The recent countrywide survey by the reputed National Institute of Mental Health & Neurosciences, Nimhans, is a wake up call to how lifestyle changes are having an impact on the mental health of Indians.
The report says that a shocking 13.7% of India’s general population suffers from some form of mental illness. A majority of them, over 10% are in need of urgent medical intervention, which translates to about 150 million Indians.
Nearly one in 20 people suffer from depression. Women between 40-49 years are especially vulnerable and report high rates.
Despite being among the first countries to develop a national mental health policy, this is the first time that a proper, in depth study has been done to understand the spread of mental illness in India. Earlier studies at the state levels had several loopholes.
The incidence of mental illness is especially high in urban areas, which is perhaps only too obvious given that is here that the impact of lifestyle changes, changes in family support structures and issues related to job stress are most apparent.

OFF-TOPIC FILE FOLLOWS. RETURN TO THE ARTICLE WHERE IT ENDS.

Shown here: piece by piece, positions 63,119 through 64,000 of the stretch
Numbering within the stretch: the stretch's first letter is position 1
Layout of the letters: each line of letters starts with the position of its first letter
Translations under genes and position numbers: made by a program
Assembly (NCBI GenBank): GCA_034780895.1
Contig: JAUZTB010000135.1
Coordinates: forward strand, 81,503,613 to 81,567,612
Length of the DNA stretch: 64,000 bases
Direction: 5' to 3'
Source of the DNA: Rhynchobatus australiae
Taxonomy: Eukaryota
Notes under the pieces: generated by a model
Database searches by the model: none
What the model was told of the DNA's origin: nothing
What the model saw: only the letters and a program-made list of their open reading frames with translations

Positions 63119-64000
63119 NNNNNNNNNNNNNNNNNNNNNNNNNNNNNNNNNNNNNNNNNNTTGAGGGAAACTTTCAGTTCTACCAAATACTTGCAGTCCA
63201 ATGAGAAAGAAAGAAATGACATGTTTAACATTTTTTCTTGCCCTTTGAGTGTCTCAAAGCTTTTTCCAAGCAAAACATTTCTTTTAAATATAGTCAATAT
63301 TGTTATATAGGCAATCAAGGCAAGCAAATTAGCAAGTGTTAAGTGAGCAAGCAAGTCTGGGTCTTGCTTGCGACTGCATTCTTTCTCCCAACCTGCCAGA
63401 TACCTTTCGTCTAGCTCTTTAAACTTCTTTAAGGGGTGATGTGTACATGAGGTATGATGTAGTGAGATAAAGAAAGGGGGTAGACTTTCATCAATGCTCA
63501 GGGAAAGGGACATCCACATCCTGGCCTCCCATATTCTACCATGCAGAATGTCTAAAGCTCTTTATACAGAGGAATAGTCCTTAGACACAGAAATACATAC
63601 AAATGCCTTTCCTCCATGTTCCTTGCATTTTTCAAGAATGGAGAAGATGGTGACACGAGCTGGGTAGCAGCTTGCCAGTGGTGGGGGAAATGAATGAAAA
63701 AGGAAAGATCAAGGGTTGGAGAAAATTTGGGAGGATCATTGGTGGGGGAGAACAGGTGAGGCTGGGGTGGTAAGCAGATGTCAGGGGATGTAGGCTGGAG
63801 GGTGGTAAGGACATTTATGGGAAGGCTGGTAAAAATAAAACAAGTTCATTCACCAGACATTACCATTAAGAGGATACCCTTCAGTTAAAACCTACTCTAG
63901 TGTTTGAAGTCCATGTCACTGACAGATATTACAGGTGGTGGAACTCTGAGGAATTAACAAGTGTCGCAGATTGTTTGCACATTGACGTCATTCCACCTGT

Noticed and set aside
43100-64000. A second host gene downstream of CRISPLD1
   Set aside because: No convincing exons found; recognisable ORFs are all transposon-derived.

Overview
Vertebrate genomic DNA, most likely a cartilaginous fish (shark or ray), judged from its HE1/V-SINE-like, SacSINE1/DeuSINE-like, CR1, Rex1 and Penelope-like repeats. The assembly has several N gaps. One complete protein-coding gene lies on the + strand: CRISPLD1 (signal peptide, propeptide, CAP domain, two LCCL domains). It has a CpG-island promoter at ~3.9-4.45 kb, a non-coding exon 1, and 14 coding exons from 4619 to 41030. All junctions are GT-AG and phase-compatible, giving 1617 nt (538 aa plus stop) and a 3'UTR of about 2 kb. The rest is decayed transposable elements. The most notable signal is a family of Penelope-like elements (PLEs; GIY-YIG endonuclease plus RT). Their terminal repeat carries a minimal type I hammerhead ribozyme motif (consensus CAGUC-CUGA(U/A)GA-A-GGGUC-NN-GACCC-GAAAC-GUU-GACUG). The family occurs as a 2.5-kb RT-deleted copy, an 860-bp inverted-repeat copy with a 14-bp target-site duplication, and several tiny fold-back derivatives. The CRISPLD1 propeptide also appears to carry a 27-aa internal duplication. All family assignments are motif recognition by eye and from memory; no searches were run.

The report raises red flags on many fronts. One is the sheer scale. The other is the huge gap in terms of treatment. This extends to both mental health specialists as well as institutions.
A 2013 government of India study said that there are 3,800 qualified psychiatrists in the country as against the required 11,500. When it comes to clinical psychologists, the requirement is 23,000. The availability is 850. The figures for psychiatric nurses are equally dismal.
The other alert is the widespread stigma attached with mental disorders. The Nimhans report says that 80% of people suffering from mental disorders had not received any treatment despite suffering for over a year.
A major step towards ending the stigma is to build a conversation around mental health. In this regard, it is encouraging to see celebrities like Deepika Padukone come forward to talk about their struggles with depression. It’s a small step, however, given the sheer scale of the mental health crisis India faces. There is a need to look initiatives by NGOs like Sangath that train workers at primary health centres to counsel patients in the community on dementia, depression and schizophrenia.
Rather than just a top down approach, the government needs to encourage and incorporate community level initiatives to help end the stigma and heal.